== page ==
• Power BI Online Service (via Internet browser) with workspaces to share and re-use data products
  • Power BI Gateway to control and share access permissions to data sources
  • And the newest addition: The possibility to build data lakehouses using Microsoft Fabric

Furthermore, Power BI has tools to understand data lineage, to endorse data products for better discoverability and central tenant settings that allow for flexibility in how various functionalities are used across the organization (e.g. rules on exporting data from reports).

On the downside, because we have no data platform in place, we need to be careful on computational burden on data sources when we are querying them directly from the BI tool. To circumvent this problem, we could use dataflows in Power BI to stage important data (e.g. the ledger of financial transactions) and share that staged table with data workers that need it. Further, with such a setup we are disregarding our data scientists who have to create their own environments outside the BI platform to work with the data. Also, it is much harder to streamline data processes across the organization as the business teams will likely re-create them for their own purposes.


We should by now have a good understanding of the purpose and components of what we can consider an effective data architecture. Today's technology, the growing importance of data and the increasingly volatile framework conditions make us want to decentralize the creation and ownership of data products to business teams. The role of the data architecture is to enable our teams doing exactly that in the most efficient and effortless way possible.

In an early stage, the business teams use the central data and BI platforms to work on their specific use-cases. In a more evolved stage, data products are discovered and re-used across the organization with cross-collaboration which increases efficiency additionally. At a very evolved stage, we start to understand patterns in the organization which helps us to further streamline the usage of data with for example centralizing heavily used master data tables. The better discoverability and cataloguing of datasets makes data quality issues transparent and we can start to continuously fix them.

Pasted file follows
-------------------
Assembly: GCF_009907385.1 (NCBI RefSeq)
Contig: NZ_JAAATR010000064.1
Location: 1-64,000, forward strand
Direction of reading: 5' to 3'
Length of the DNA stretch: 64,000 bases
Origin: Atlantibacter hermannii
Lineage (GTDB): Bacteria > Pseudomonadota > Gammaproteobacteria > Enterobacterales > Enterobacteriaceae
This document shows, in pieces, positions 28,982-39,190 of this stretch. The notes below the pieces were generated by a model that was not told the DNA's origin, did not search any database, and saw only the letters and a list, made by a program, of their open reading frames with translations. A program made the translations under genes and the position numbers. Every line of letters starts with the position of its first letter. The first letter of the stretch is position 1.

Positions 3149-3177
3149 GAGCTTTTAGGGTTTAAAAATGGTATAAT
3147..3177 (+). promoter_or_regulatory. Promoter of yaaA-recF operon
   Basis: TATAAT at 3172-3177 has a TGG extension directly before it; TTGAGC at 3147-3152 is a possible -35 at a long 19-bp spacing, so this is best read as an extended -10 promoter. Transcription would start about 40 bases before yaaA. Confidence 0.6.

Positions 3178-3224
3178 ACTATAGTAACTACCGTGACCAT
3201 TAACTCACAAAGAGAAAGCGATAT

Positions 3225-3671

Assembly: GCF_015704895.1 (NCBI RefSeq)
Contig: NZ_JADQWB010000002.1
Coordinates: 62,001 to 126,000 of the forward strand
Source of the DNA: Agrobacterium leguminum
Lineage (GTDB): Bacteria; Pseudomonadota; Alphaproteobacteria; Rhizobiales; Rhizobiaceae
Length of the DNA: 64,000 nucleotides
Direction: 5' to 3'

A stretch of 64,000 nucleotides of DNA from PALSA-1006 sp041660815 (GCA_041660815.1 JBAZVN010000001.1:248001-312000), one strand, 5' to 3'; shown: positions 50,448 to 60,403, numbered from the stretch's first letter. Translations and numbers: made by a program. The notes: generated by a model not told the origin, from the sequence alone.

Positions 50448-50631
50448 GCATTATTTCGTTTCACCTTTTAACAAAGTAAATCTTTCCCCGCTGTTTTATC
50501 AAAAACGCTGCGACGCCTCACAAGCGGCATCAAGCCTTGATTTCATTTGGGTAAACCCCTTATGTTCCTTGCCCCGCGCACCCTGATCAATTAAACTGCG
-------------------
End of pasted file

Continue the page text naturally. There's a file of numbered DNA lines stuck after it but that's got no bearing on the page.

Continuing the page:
The data architecture needs to provide centrally managed platforms to find, access, prepare and analyze data in the most intuitive and user-friendly way possible. We use a data platform that offers capabilities to access, model (ETL) and store data and to create machine learning applications. Then we use a BI platform to query data from the central hub and build visualizations and reports to be shared in the organization to support processes (with increased automation) and decision making. For a more simplified and less resource intensive implementation, we only use a modern BI platform that offers data preparation capabilities besides report building. In all cases, we are careful to choose software which uses standard syntax (SQL, Python, R, DAX etc.) and has a large user community worldwide.

As guiding principles we embrace constant change and are brave to make mistakes along the way. We want to be (actually) agile and therefore we stay vigilant about overly bureacratic processes, even if they are labelled as "agile". In order to see progress, we have to focus on getting things done. Therefore, we should keep a healthy ratio of people doing things versus people having managerial, coaching or coordinating roles.

The better and intensified usage of data will or is already becoming crucial for survival of companies in competitive markets. It is therefore unavoidable to think about and start building an effective data architecture. The sooner you start making the first steps in that direction and enable your people who are likely eager to build and improve things, the better you will be positioned in the future. Why not start today?

Thank you for reading! - Jon